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ROVIRA v. AT&T

March 24, 1993

SANDRA ROVIRA, individually and as executor of the Estate of Marjorie Forlini, FRANK MORALES and ALFRED MORALES, Plaintiffs,
v.
AT&T, Defendant.



The opinion of the court was delivered by: ROBERT P. PATTERSON, JR.

 ROBERT P. PATTERSON, JR., U.S.D.J.

 This is an action for declaratory relief and damages alleging violations of the Employee Retirement Income Security Act ("ERISA"), 29 U.S.C. § 1001 et seq.. Plaintiffs allege that Defendant American Telegraph & Telephone Company ("AT&T"), in its administration of the AT&T Management Pension Plan (the "Plan"), discriminates against its employees on the basis of marital status and sexual orientation in determining beneficiary eligibility for Sickness Death Benefits under the Plan. Defendant AT&T moves for summary judgment pursuant to Rule 56(b) of the Federal Rules of Civil Procedure, and Plaintiffs cross move for partial summary judgment. For the reasons set forth below, Defendant's motion for summary judgment is granted, and Plaintiffs' motion for partial summary judgment is denied.

 BACKGROUND

 I. The Plaintiffs

 Marjorie Forlini, an AT&T employee, died of cancer in 1988. Plaintiff Sandra Rovira was her gay life partner, and plaintiffs Frank and Alfred Morales (the "Moraleses") are Rovira's biological adult children from a prior marriage who lived with Rovira and Forlini for ten of the twelve years the two women lived together.

 In 1976, Forlini and Rovira entered into what proved to be a long and committed relationship. The couple formalized their relationship on March 7, 1977, in a ceremony "during which they exchanged rings and vows. Though as a lesbian couple [residing in New York] they were not entitled to marry, Sandra [Rovira] and Marjorie [Forlini] utilized the same symbolic ceremony usually associated with marriage to commit themselves to each other for the rest of their lives." Lee Bantle Letter to AT&T Employees' Benefit Committee 1 (April 26, 1989), Rizzi Aff., Exh. 7. On March 7, 1987, Rovira and Forlini signed an unofficial certificate attesting to their commitment and relationship. Id.

 In 1978, the Moraleses, then aged 11 and 8, came to live with Rovira and Forlini. Although Rovira was the biological mother of the Moraleses, their tuition, medical bills, food, clothing, housing, entertainment and other expenses were paid from the joint financial resources of Forlini and Rovira. Pl.'s 3(g) Statement P 29. From 1979 to 1984, Forlini claimed one or both of the Moraleses as "dependents" on her tax returns and described them therein as her "godchild[ren]." Rovira Aff., Exh. C. Indeed, throughout their relationship, Rovira and Forlini "pooled their [financial] resources, shared responsibility for making the important decisions affecting their lives, jointly owned their home, . . . [and] took vacations together." Bantle Letter, supra, at 2, Rizzi Aff., Exh. 7.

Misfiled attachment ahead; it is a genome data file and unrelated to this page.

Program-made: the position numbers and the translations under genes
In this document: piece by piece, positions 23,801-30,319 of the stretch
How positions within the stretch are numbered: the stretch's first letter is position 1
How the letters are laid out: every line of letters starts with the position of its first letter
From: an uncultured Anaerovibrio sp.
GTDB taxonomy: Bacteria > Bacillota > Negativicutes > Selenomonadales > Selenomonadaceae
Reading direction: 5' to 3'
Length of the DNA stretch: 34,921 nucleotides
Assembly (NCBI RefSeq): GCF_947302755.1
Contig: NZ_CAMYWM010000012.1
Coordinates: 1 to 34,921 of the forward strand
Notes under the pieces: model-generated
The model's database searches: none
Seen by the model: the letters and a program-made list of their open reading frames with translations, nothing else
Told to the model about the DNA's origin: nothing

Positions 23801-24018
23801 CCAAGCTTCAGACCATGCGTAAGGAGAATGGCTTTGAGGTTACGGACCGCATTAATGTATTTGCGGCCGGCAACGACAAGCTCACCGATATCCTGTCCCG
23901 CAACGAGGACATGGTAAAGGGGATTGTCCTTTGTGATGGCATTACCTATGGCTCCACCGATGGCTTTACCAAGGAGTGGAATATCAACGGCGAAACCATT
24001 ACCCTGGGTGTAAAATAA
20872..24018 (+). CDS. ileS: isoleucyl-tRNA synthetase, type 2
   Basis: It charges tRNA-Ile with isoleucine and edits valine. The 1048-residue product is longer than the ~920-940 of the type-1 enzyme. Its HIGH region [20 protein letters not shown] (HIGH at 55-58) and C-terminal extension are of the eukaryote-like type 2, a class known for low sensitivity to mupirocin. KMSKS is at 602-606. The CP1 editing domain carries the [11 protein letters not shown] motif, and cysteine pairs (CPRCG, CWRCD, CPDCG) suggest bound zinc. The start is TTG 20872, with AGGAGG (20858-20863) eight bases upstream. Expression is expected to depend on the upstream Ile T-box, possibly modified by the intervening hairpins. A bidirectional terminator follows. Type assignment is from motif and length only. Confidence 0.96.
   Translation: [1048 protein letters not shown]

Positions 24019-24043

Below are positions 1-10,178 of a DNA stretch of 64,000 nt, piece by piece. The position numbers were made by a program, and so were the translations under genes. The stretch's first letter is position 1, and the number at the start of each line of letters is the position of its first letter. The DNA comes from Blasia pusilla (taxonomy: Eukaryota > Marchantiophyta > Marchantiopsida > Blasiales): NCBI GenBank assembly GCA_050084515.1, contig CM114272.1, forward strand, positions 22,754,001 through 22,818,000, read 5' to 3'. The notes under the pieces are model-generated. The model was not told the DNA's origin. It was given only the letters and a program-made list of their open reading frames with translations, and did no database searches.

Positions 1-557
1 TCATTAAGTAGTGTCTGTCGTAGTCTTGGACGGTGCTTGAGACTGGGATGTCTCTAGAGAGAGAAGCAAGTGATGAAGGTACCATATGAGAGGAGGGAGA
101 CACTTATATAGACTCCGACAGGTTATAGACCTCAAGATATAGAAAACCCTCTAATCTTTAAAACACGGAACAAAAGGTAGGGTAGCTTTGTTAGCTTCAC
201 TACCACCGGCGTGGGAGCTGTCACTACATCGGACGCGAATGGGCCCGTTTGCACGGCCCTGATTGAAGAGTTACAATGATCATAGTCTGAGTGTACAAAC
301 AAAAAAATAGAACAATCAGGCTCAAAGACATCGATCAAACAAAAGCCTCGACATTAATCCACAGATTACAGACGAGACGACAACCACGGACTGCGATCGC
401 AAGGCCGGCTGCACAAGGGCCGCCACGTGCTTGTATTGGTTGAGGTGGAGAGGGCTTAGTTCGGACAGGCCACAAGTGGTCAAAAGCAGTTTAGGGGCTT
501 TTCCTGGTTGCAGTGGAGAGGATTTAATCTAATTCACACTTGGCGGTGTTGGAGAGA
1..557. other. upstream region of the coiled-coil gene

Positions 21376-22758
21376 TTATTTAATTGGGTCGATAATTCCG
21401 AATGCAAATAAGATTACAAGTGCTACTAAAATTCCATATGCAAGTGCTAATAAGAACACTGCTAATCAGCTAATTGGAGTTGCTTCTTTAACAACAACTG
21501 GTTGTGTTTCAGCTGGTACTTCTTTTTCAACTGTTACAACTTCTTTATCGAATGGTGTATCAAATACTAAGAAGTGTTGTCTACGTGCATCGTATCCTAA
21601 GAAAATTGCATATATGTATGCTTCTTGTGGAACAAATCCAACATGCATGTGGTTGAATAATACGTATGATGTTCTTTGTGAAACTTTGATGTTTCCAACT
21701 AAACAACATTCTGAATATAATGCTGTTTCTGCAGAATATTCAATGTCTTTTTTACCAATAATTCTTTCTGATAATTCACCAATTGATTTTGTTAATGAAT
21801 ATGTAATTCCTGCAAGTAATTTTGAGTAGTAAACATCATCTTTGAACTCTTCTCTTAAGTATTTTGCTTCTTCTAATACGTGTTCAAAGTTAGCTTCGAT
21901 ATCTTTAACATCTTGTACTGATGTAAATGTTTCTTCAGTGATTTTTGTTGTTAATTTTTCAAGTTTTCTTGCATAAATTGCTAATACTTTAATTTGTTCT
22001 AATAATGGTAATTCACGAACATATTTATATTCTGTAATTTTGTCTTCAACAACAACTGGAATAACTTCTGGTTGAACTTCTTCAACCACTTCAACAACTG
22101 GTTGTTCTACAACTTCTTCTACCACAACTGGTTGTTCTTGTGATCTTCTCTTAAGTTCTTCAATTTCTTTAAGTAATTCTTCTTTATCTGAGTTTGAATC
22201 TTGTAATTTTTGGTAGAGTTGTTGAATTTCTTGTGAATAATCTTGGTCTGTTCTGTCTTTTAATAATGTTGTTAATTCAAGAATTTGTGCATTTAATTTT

In 1988, Rovira was named the beneficiary of Forlini's life insurance policy, which was provided to Forlini as a benefit of her employment with AT&T. Pl.'s 3(g) Statement P 25; Rizzi Aff., Exh. 11, at 37. Forlini listed Rovira as her "friend" under the relationship column of the life insurance designation form. Rizzi Aff., Exh. 11. In Forlini's Last Will and Testament, Rovira was named the residuary legatee and executor of Forlini's estate. As the residuary legatee of Forlini's estate, Rovira received between $ 20,000 and $ 30,000 in cash and Forlini's car. Rovira Dep. at 245-48, Rizzi Reply Aff., Exh. K. Forlini's will did not, however, refer to Rovira as her spouse, and did not mention the Moraleses. Rizzi Aff., Exh. 8. Pursuant to a right of survivorship, Rovira also received Forlini's share of the house they co-owned and which was worth $ 300,000. Rovira Dep. at 245-48, Rizzi Reply Aff., Exh. K. *fn1"

 II. The Employee Benefits Plan